Earlier this month the Milwaukee Brewers announced that they would stretch Brandon Woodruff out as a starter this season. With the fifth starting job up for grabs, the right-hander will make a strong case to occupy that spot this spring. After 42.1 IP with the Brew Crew last year mostly as a reliever, Woodruff piled up 47 K, with a 3.61 ERA and 1.18 WHIP. Other than Freddy Peralta, his 26.7% K% was the highest mark of all the Brewers starters in 2018. His 8.0% BB% was also the best mark among starters besides Zach Davies.

Woodruff has one of the best skillsets among rotation candidates and the Brewers would be wise to give him the opportunity to lock down a job on this staff. With a good showing during spring training, he can cement himself as a top arm on this underwhelming rotation. With inconsistency from Zach Davies and Chase Anderson and a return from injury with Jimmy Nelson, there’s no lock-down option to remain in the rotation other than Jhoulys Chacin. Woodruff likely won’t exceed 160 IP after throwing under 120 IP in back-to-back years, but at his cheap ADP, he’s worth adding as a contributor for strikeouts and good ratio numbers.


Joe Jimenez (RP, DET) - 447 ADP

With murky closer situations across the MLB, Jimenez may have the most value of all the potential save candidates. The recently turned 24-year-old picked up 23 holds last year with the Detroit Tigers and is ready for the promotion to ninth-inning duties. Generating the highest K% on the entire roster last year at 29.2%, he had a disappointing 4.31 ERA and 1.20 WHIP in his first full big-league year. His ERA wasn’t mesmerizing, but considering his FIP was 2.91, he’s bound to see some positive regression in 2019.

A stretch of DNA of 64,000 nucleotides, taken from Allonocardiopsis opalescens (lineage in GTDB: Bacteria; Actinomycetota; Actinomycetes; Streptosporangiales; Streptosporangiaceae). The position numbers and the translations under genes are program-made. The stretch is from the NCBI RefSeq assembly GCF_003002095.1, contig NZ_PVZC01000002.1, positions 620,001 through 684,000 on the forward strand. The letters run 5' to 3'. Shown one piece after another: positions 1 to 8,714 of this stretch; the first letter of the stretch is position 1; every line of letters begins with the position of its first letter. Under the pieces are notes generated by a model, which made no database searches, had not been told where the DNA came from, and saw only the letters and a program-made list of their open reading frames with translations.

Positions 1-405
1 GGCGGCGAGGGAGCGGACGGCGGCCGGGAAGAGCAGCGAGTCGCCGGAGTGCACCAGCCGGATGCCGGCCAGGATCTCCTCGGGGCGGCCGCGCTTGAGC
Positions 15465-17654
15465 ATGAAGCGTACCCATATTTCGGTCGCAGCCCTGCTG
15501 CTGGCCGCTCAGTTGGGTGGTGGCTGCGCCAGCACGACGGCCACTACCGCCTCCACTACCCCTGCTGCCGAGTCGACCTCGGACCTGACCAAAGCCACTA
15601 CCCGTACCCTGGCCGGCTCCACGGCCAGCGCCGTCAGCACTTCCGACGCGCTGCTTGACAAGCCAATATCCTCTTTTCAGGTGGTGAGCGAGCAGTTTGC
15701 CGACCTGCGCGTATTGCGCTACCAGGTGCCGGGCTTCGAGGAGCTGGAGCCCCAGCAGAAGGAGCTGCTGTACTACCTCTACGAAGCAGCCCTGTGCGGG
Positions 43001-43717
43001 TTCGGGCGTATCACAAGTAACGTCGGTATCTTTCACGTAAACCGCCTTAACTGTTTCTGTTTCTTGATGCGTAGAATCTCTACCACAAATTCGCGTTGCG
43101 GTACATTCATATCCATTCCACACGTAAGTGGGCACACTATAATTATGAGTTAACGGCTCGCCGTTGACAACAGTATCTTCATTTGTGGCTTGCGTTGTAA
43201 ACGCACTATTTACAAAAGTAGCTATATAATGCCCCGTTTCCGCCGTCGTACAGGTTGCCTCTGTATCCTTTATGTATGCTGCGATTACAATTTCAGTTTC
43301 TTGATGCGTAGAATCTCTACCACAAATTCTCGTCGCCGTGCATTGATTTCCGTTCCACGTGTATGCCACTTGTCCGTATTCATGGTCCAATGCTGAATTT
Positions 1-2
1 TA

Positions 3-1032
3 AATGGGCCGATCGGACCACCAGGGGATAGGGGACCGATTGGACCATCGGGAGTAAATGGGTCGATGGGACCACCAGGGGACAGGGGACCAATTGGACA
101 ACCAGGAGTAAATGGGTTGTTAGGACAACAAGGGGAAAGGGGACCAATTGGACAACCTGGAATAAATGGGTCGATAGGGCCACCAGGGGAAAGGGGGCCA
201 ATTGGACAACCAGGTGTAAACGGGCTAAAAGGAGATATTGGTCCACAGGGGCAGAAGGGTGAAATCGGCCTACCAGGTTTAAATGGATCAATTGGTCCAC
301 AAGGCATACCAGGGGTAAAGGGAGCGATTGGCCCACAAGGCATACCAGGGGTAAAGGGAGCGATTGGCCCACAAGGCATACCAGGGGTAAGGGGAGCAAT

Shane Greene is the current draft-day favorite to remain the Tigers closer, but his 5.21 ERA and 1.37 WHIP from a year ago were even more uninspiring than Jimenez. With the sophomore’s 95.5 MPH heater and high-strikeout arm, he’s the superior pitcher in the bullpen. After a year of being groomed in the setup role, Jimenez will be the closer at some point this year. Being on a destitute Tigers team doesn’t mean he won’t see opportunities as the team had a combined 37 saves in 2018. Draft Jimenez with confidence as he’ll rack up numbers in that elusive save category as well as contribute substantially in the strikeout column.


Keon Broxton (OF, NYM) - 541 ADP

Still yet to establish himself as a full-time major leaguer, Keon Broxton could nail down a starting gig now that he’s a member of the New York Mets. With Michael Conforto and Brandon Nimmo locking down the corner outfield spots, Broxton will have the opportunity to establish himself as the center fielder for the improving Mets squad. Injury-prone Juan Lagares is the current leader in the race for the job, and Jeff McNeil could see some starts in the outfield, but Broxton has the defensive ability and upside bat to seal himself in the everyday lineup.

The 28-year-old has struggled to maintain a batting average above .220 so far in his major-league career. Partially due to inconsistent playing time, but he also has a miserable 36.6% K% in the show. With the sacrifice of a high strikeout total, Broxton is no stranger to launching a few souvenirs over the fence. A career .200 ISO hitter, he’s comfortably projected for more than 20 HR with consistent playing time as well as tossing in at least 20 SB. With Conforto and Nimmo no strangers to the DL, Broxton could see more action in the corner spots, especially against left-handers. Whether it’s during the season or a strong performance this spring, the Mets would be sensible to give Broxton the opportunity to contribute more frequently and let his untapped potential blossom.